Given that sperm can actively swim and seek out an egg, they can be considered to be engaging in an active behavior (Elgeti et al., 2015). In the context of OA, a number of studies have reported that the swimming behavior of marine invertebrate spermatozoa can be altered by elevated CO2. Schlegel et al. (2015) observed the sea urchin Centrosteanus rodgersii sperm motility was slightly altered by OA. Sperm motility and velocity in the crown-of-thorns starfish Acanthaster planci has also been reported to decrease under elevated CO2, and the subsequent fertilization rate was decreased (Uthicke et al., 2013). OA also negatively influenced the sperm motility of the blood clam Tegillarca granosa (Shi et al., 2017a, b). The percentage of active spermatozoa and swimming speed of sea urchin Heliocidaris erythrogramma was decreased significantly at pH 7.80, and the fertility success rate was 24% lower than the normal pH 8.10 (Havenhand et al., 2008). However, it has been reported that the sperm motility rate of mussel Mytilus galloprovincialis significantly increased under elevated CO2 (Eads et al., 2016). Also no significant difference in sperm motility and viability of Crassostrea gigas was observed between OA (pH 7.80) and control (pH 8.15) conditions (Havenhand and Schlegel, 2009). Sinking is used by pteropod for predator evasion, and altered speeds and increased visibility could increase the susceptibility of pteropods to predation. Bergan et al. (2017) found that sinking speeds were significantly slower for the pteropod Limacina retroversa exposed to OA in comparison to the ambient pH.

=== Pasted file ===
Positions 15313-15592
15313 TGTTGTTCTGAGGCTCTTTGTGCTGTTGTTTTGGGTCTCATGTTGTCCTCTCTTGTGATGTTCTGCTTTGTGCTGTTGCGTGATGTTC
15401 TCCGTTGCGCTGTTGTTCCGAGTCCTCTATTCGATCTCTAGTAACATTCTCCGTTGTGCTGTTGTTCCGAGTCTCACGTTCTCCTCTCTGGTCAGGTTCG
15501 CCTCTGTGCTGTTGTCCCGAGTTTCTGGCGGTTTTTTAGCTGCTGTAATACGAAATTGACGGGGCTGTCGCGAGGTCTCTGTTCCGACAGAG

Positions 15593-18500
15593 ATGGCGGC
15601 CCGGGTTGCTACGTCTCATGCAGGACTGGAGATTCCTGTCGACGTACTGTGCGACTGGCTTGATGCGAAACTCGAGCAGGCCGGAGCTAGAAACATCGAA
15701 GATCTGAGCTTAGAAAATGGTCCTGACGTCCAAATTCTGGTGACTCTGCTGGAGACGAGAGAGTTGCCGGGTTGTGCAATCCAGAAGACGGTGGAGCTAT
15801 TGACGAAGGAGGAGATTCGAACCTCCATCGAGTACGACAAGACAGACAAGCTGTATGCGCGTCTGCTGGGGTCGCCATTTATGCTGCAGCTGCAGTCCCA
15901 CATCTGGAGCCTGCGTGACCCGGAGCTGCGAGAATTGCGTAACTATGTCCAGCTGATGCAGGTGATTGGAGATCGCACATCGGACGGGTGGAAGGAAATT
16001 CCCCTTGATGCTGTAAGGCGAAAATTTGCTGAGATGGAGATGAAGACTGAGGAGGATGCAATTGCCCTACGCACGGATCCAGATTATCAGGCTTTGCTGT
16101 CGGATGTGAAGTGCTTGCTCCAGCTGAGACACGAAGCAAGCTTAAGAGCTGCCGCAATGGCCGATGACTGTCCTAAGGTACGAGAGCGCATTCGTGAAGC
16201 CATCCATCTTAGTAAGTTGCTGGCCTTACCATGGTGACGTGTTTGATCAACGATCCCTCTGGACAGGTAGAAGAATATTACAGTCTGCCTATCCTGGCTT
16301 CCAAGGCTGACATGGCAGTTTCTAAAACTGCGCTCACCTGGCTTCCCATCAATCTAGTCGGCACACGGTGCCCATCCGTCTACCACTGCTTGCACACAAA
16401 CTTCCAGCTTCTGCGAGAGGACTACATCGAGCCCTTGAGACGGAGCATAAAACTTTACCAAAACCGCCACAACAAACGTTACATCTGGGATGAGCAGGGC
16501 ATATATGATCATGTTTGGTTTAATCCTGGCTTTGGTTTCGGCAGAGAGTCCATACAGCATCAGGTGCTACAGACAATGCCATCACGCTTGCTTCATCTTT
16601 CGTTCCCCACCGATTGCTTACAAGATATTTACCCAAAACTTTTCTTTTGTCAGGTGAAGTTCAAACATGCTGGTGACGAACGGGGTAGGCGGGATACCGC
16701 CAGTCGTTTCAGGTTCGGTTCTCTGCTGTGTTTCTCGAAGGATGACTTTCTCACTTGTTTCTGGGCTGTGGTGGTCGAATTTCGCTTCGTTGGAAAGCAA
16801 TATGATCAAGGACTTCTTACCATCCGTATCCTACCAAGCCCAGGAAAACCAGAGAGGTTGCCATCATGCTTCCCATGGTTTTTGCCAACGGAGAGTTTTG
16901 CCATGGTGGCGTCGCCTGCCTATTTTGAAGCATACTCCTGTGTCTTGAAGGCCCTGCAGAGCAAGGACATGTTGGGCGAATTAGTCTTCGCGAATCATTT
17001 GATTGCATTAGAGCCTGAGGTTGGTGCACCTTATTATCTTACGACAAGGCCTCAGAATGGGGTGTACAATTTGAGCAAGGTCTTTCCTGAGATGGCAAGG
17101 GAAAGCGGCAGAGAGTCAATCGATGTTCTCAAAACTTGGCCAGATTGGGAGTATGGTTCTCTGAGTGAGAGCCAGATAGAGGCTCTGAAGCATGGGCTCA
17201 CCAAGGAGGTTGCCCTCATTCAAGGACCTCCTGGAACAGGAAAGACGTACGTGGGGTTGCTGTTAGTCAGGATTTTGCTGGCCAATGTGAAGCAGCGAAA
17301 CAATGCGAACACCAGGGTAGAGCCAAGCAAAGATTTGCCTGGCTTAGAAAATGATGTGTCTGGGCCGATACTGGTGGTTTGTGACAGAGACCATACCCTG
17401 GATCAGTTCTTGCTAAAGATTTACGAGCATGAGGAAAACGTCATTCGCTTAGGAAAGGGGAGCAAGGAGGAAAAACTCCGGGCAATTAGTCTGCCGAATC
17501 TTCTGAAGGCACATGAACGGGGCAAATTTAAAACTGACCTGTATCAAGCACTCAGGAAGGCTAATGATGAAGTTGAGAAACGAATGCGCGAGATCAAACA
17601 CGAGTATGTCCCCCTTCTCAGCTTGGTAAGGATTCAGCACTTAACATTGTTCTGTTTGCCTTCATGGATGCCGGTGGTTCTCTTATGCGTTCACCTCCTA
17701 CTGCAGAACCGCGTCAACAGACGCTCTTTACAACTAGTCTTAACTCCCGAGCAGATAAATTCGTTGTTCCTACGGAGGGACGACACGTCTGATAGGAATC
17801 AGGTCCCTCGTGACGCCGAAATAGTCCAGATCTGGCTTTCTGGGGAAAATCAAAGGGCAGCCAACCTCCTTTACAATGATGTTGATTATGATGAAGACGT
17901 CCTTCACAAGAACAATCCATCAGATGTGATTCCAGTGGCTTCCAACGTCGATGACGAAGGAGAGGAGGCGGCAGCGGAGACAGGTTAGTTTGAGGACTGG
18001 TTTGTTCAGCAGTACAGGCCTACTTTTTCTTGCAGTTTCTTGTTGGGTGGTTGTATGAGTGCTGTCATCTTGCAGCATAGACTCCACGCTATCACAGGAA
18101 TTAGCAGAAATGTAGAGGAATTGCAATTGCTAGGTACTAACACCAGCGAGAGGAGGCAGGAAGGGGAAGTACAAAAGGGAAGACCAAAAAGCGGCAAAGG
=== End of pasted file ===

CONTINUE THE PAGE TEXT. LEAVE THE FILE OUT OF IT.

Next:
Migratory behaviors in many marine animals are often driven by sensory perception (Lohmann et al. 2008; Charpentier and Cohen, 2016). While longdistance migrations are less common in marine invertebrates, invertebrate species can exhibit regular and predictable migratory behaviors. For example, larval invertebrates often exhibit diel vertical migrations in the water column, which can serve to avoid predation while maintaining metabolic function (Ohman et al., 1983). Alongside vertical migrations, some benthic invertebrates undergo larger-scale migrations as well. These processes are difficult to quantify, and emerging technologies are making them possible to be tested regarding larger-scale invertebrate migrations under elevated CO2 conditions. For example, satellite tags can document large-scale movements in situ (González-Gurriarán et al., 2002; Morse and Rochette, 2016). The direct effect of acidification on an individual's ability to perceive cues could be tested by rearing animals under elevated CO2 conditions in the lab, releasing them into the field, and tracking their movements over time. Acoustic telemetry can also be used to understand other behaviors of juvenile and adult invertebrates, such as the sheltering behavior, diel movement and activity patterns (e.g., Morse and Rochette, 2016).